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Late last year Trust Across America-Trust Around the World  published the first in a planned series of award-winning books.  TRUST INC., Strategies for Building Your Company’s Most Valuable Asset brings together the wisdom of 32 experts. Six months later we released our second book, Trust Inc. A Guide for Boards & C-SuitesIn this book, sixty experts have joined forces to offer 100 strategies.

Throughout the month of August, we will be featuring 31 essays from our second book. Each stands alone as an excellent resource in guiding Boards and C-Suites on driving a trust agenda at the highest level in the organization, and provides tools for those who choose to implement trust-building programs in their organization.

Yesterday’s post…. There’s a Reason Why We Call Them Trustees discussed why being an “absentee landlord” doesn’t work.

The second essay in our series was written by Robert Galford, Managing Partner of the Center for Leading Organizations and a Leadership Fellow in Executive Education at Harvard’s Graduate School of Design. He is the co-author of The Trusted Advisor, The Trusted Leader, and Your Leadership Legacy. He is on the Faculty of the National Association of Corporate Directors, and is Chair of the Compensation and Governance Committee on the Board of Directors of Forrester Research. He is also a member of the Alliance of Trustworthy Business Experts (ATBE) and has been named a 2014 Top Thought Leader in Trustworthy Business by Trust Across America-Trust Around the World.

Kill the Evening Before Dinner

My friend Ken Daly, the CEO of the National Association of Corporate Directors, speaks frequently and passionately about the “asymmetry of information” as one of the biggest issues facing those of us in Board and executive roles. Think about it: where do we get our information on how well the organization is doing, or what it’s doing, or what it’s really like to work there? How much of our information do we get first-hand, compared to how much we receive in reports, summaries, or PowerPoint presentations? How do we, as senior executives and/or directors (especially those of us who serve as independent, outside directors) ensure that our judgments are well founded, based on complete pictures, and rooted in realities we personally understand?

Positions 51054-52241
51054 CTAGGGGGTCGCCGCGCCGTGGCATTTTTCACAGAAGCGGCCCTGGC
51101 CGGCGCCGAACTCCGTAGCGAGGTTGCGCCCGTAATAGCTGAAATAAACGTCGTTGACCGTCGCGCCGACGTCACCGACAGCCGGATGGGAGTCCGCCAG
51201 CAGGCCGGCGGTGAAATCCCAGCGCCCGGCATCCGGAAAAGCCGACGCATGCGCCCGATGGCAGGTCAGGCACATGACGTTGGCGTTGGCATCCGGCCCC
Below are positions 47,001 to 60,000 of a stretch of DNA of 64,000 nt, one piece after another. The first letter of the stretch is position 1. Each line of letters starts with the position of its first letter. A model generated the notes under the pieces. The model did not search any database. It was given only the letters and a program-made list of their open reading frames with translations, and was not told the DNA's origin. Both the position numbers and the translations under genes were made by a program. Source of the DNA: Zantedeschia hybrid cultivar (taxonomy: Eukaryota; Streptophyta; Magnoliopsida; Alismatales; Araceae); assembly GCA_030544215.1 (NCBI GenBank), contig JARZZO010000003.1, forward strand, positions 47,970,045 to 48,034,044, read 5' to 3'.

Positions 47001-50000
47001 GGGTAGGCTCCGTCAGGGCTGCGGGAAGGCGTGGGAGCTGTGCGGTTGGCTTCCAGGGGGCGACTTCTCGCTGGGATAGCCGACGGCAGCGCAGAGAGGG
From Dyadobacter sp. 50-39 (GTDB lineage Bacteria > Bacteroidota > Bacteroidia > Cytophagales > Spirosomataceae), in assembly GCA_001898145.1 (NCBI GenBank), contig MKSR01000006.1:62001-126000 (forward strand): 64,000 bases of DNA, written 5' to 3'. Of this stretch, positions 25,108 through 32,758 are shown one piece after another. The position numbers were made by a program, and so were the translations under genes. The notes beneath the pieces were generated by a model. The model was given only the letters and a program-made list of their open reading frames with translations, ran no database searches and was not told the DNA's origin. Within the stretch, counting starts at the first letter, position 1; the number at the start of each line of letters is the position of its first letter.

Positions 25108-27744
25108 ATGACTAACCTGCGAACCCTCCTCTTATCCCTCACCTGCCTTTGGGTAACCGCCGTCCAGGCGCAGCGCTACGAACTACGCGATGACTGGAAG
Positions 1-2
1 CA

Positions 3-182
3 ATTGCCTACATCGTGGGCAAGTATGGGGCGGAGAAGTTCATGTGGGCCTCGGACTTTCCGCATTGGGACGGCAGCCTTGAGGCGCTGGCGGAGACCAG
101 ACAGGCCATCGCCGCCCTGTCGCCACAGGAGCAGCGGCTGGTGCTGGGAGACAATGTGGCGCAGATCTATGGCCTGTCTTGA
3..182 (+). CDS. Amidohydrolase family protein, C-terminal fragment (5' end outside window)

Here are three proven things one can do as part of the effort against asymmetry, which, by any other name, is integral to the effort to build trust:

  1. Kill the “evening-before” executive team or board dinner. Instead, take a small group of front-line or mid-level employees to dinner in an informal setting, without the presence of other corporate executives. People are forthcoming, thoughtful, and engaging (to say nothing of appreciative).
  2. Sign up for those “Google Alerts” or other independent news alerts to keep abreast of what others are saying or hearing or reading about the organization.
  3. See the entity through the eyes of a new employee, be it via sitting quietly through a live new-employee orientation or its online equivalent.

Many more ideas at What Better Director’s Do.

I hope you have enjoyed this next sneak peak into our second book. If this brief look behind the door has been helpful, follow this link to order both of our books online.

Barbara Brooks Kimmel is the Executive Director of Trust Across America-Trust Around the World whose mission is to help organizations build trust. She is also the editor of the award winning TRUST INC. book series. In 2012 Barbara was named “One of 25 Women Changing the World” by Good Business International.

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Should you wish to communicate directly with Barbara, drop her a note at Barbara@trustacrossamerica.com

Copyright © 2014, Next Decade, Inc.


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